At the time, because the Department of Defense refused to identify these terrorist “planners and facilitators” of the attack on our forces, we speculated that some goat herders paid a heavy price for being on a hillside in Nangarhar region where he had some association with ISK adherents.
After the 29 August drone strike Biden authorized in an urban section of Kabul, where civilian casualties were guaranteed, Joint Chiefs Chairman Gen. Mark Milley declared: “We know from the variety of other means that at least one of those people that were killed was a ISIS facilitator. Were there others killed? Yes, there are others killed. Who they are, we don’t know. We’ll try to sort through all that.” He concluded that it was “a righteous strike.”
The same day, I noted that I am aware of the complexities of these operations and the potential for collateral civilian deaths. However, given our concern that these targets were not high-value ISK terrorists, particularly since DoD has refused to release their identity, it is likely that these strikes were political fireworks to distract from Biden’s surrender and retreat disaster. I also noted that if the Kabul target was not high value, the civilian casualties are inexcusable.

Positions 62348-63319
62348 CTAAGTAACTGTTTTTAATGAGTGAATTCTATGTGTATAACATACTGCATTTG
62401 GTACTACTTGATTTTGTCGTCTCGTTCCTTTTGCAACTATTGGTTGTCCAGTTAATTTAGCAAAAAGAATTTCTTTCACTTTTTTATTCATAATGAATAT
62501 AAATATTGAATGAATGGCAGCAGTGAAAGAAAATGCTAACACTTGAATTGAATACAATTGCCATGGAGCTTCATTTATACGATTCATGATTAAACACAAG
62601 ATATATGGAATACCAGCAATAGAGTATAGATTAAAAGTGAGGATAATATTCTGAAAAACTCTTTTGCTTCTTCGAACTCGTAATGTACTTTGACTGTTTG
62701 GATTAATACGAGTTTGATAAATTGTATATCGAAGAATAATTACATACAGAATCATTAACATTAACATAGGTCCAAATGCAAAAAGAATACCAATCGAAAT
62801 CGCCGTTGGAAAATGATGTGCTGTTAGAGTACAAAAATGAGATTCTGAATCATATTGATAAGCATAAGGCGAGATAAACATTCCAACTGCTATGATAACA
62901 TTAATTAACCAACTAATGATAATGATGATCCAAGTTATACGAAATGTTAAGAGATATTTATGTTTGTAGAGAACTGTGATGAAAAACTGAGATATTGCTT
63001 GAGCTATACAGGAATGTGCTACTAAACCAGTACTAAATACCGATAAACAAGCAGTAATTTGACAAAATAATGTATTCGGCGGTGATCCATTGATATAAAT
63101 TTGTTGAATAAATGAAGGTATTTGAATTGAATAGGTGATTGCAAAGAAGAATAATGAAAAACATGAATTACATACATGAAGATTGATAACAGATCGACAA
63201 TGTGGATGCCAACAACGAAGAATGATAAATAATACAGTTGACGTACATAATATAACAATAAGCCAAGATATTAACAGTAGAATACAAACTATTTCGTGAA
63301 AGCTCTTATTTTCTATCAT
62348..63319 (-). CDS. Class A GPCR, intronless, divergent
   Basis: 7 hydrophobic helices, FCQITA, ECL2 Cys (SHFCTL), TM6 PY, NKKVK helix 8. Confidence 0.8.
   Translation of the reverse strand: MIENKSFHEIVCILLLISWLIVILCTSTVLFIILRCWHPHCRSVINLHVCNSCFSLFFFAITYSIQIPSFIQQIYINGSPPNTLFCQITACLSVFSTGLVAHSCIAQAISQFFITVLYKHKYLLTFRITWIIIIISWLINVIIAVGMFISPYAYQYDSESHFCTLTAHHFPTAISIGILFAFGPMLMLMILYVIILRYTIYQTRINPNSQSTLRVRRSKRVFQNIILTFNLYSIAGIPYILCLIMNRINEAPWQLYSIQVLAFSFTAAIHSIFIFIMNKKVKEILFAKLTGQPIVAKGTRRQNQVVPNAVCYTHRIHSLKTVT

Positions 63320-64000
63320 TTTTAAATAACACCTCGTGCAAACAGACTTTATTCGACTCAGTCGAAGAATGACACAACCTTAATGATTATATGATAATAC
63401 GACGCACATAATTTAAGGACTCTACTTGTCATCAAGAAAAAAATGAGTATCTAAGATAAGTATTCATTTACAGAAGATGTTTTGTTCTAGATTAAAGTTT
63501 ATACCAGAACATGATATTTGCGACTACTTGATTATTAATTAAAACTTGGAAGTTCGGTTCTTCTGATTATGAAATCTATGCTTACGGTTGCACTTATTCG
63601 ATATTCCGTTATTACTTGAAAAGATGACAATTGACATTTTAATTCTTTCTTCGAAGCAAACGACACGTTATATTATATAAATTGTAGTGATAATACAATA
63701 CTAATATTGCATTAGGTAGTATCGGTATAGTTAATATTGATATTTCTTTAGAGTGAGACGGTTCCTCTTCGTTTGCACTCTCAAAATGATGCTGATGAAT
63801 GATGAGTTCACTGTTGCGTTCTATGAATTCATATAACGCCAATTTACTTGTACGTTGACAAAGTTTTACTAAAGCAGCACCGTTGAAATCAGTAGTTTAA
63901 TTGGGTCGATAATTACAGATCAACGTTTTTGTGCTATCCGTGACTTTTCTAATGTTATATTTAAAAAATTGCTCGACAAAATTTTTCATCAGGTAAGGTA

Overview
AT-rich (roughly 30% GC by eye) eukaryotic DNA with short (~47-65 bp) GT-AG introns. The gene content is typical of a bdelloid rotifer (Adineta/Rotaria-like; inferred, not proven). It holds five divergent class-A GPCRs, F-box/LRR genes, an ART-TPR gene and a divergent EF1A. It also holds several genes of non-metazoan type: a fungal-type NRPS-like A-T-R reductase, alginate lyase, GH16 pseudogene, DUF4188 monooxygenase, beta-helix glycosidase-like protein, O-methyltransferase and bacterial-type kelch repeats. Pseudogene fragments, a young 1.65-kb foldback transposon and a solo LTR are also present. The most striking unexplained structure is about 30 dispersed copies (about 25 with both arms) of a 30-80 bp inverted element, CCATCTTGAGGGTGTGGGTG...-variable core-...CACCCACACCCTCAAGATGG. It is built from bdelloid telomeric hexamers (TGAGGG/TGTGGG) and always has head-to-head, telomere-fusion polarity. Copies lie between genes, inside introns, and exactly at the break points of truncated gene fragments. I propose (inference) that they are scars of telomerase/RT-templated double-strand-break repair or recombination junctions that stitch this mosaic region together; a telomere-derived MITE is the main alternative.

On 31 August, two days after the Kabul drone strike, Biden celebrated the final flight out from Afghanistan — despite leaving Americans and thousands of our Afghan allies behind, the latter to be systematically sought and slaughtered by the Taliban. Still hoping to salvage his chances for a 20th anniversary 9/11 victory lap for having ended “America’s longest war,” the political photo op upon which Biden’s whole compressed AFG retreat timeline was predicated, he had the boldfaced audacity to call that exit “an extraordinary success.”